Ethical Dilemmas of Reporting Suspected Elder Abuse Discussion

Ethical Dilemmas of Reporting Suspected Elder Abuse Discussion

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Elderly individuals who are 65 years old or older may become vulnerable and live at risk due to cognitive, psychosocial, and/or physical problems. This population may live alone or with family members who are not providing the quality care that is needed for the individual. Some elderly individuals might ignore the signs that he or she may need to be placed in a senior placement home, seek medical advice, lack understanding of exploitation, suffer from self-neglect, and lack the use of community resources.

Nutrition, safety, and socialization are the three significant needs that elderly individuals require. The first stage of Maslow’s Hierarchy of Needs Theory is the physiological need. The physiological need can be explained as things that an individual simply cannot live without (Kellerman, 2014, p.540). Elderly individuals will need basic items for survival which include food, water, clothing, air, shelter, sleep, treatment of illness and injury, and medication. These needs have changed because baby boomers are living longer and need all essential items to help them to continue to live a quality life. If an elderly individual lack any of the items mention above, he or she will lack survival skills and could potentially lack cognitive, psychomotor, and dexterity processing skills.

The second stage of Maslow’s theory is the safety need. Elderly individuals who are vulnerable due to injury or illness will need to be kept safe from any and all abuse (financial, sexual, physical, emotional, and verbal). The safety need for elderly individuals has changed because these individuals begin to experience a decline in their cognitive level, a decline in their health, a desire not to live alone, a decline in his/her motor and dexterity skills, resistance to de-cluttering their homes which could lead to a fall and safety risk, a fire hazard, and medication errors. Safety needs will change in the next ten years because elderly individuals are living longer and wish to maintain their independence. Safety of an individual’s environment will need to also encourage positive mental and physical activities. An individual’s environment will need to be assessed based on each individual’s unique living arrangement. Family members and human services employees must plan ahead to assist elderly individuals to help continue to live longer in their own homes with helpful resources that are available (Bergeron, Gray, P. 96, 2003). If an elderly individual lacks the safety need, this could cause the individuals to develop trust issues and become a victim of vulnerable exploitation.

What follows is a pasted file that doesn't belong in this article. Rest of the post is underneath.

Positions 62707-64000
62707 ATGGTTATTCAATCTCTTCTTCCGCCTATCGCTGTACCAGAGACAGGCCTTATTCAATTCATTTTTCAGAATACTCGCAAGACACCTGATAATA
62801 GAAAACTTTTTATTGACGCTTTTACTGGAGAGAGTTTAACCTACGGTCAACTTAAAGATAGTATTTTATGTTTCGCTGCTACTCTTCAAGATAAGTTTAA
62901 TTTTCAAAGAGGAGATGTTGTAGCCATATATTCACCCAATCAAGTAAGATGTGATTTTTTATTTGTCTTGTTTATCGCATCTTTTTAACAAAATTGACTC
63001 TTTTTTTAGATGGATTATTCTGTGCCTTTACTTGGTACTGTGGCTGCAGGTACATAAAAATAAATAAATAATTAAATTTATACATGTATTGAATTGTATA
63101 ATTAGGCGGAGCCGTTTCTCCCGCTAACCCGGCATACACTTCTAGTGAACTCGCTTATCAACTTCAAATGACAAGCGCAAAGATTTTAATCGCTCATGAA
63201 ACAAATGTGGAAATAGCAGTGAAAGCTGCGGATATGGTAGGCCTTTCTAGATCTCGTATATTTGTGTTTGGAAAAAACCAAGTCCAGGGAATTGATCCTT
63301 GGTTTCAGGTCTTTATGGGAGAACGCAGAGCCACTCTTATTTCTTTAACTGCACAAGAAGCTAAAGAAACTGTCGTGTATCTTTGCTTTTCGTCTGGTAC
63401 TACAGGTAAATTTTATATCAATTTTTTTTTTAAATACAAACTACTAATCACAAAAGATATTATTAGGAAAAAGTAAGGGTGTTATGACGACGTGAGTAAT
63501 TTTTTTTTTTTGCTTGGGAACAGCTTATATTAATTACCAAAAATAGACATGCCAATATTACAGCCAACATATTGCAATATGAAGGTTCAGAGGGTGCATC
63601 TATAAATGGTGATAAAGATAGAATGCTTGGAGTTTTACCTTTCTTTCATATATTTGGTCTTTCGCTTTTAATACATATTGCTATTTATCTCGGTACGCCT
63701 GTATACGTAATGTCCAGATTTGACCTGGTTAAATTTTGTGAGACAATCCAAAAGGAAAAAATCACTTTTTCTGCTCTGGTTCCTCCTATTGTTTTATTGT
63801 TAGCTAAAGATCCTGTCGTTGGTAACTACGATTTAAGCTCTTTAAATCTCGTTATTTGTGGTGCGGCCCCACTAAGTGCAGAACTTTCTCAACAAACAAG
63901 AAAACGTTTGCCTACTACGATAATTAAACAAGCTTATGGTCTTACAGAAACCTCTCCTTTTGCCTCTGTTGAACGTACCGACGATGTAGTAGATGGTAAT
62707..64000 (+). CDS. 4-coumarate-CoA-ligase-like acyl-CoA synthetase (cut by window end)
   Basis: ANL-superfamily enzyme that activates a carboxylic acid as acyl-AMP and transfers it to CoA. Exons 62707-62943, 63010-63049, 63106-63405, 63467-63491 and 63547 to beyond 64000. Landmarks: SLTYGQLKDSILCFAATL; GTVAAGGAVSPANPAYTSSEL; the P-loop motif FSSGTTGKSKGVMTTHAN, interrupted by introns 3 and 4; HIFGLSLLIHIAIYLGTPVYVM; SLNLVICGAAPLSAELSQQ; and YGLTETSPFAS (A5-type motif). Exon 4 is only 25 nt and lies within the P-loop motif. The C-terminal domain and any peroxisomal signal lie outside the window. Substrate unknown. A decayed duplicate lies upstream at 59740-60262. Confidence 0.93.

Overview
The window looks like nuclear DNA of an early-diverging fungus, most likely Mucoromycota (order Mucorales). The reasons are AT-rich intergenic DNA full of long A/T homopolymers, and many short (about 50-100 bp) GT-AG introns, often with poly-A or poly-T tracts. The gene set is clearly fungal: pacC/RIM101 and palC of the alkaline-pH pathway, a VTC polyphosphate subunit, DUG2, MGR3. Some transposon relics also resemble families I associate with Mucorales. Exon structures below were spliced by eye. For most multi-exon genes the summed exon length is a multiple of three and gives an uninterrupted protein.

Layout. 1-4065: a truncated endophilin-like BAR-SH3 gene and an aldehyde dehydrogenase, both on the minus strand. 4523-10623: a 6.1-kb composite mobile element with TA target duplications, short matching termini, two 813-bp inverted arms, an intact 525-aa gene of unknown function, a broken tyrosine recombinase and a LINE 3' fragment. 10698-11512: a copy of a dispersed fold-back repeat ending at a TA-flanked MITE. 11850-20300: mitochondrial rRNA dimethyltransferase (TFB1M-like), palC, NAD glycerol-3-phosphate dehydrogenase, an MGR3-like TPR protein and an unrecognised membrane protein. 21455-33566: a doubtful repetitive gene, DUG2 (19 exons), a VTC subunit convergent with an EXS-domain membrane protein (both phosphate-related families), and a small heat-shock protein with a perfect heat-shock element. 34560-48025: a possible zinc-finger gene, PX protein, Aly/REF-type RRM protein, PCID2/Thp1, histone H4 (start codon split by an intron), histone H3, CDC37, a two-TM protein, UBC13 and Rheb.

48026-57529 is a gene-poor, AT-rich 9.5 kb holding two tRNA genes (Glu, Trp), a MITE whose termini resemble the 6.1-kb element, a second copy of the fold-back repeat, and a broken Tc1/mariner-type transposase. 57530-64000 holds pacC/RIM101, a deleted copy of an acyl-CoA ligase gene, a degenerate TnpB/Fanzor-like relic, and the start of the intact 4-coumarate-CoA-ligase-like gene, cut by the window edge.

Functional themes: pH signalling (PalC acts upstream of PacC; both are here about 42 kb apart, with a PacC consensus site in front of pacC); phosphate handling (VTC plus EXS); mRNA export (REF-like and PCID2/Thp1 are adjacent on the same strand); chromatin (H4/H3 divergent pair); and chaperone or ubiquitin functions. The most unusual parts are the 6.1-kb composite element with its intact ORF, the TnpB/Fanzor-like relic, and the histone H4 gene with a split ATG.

The third need is socialization. Elderly individuals become socially connected because they accept this as a part of life concerns. Individuals who suffer from health issues or lack of ability to get out often find their social opportunities limited. This will cause the elderly to spend more time alone which may result in depression and deterioration in their mental and physical health. Also, losing a love one unexpectedly may cause an individual to have withdrawal symptoms from all social activities and may become depressed. Elderly individuals need to be involved with their family, friends, and people in their community. If an individual does not have family, friends, and associates, he or she could accomplish this need by getting involved in church activities, senior outings, adult day care centers, and community activities that interest them.

Ten years ago, our society only addressed the basic needs for the elderly which included food, clothing and shelter as identified by Maslow’s Hierarchy of Needs. Moreover, safety needs of this population were at a minimum due to funding and available resources. Next, socialization was at a minimum due to a lack of adult day care facilities, senior living areas, and a lack of laws to protect the elderly from varies abuses. In addition, the availability of food sources for nutritional needs of the elderly was also at a minimum. Today, there are numerous community resources and outreach programs that will assist in providing the elderly with the physiological needs, safety needs, and socialization needs. There are plenty of resources that are available for our elderly population that will help provide them with a quality of life.

Because our population is living longer lives, that will increase the elderly population. With current improvements in health and medical care, the elderly will be able to live longer, safer, and have more productive lives in the next ten years. With technology improving every day, we can expect medical improvements, improvements in medication, and improvements in healthcare provided to the elderly.


Bergeron, L.R., & Gray, B. (2003). Ethical Dilemmas of Reporting Suspected Elder Abuse. Social Work, 48(1), 96-105. (Links to an external site.)Links to an external site.

Castaliamedia. (2008, May 25). Maslow’s Hierarchy of Needs [Video file]. Retrieved from (Links to an external site.)Links to an external site.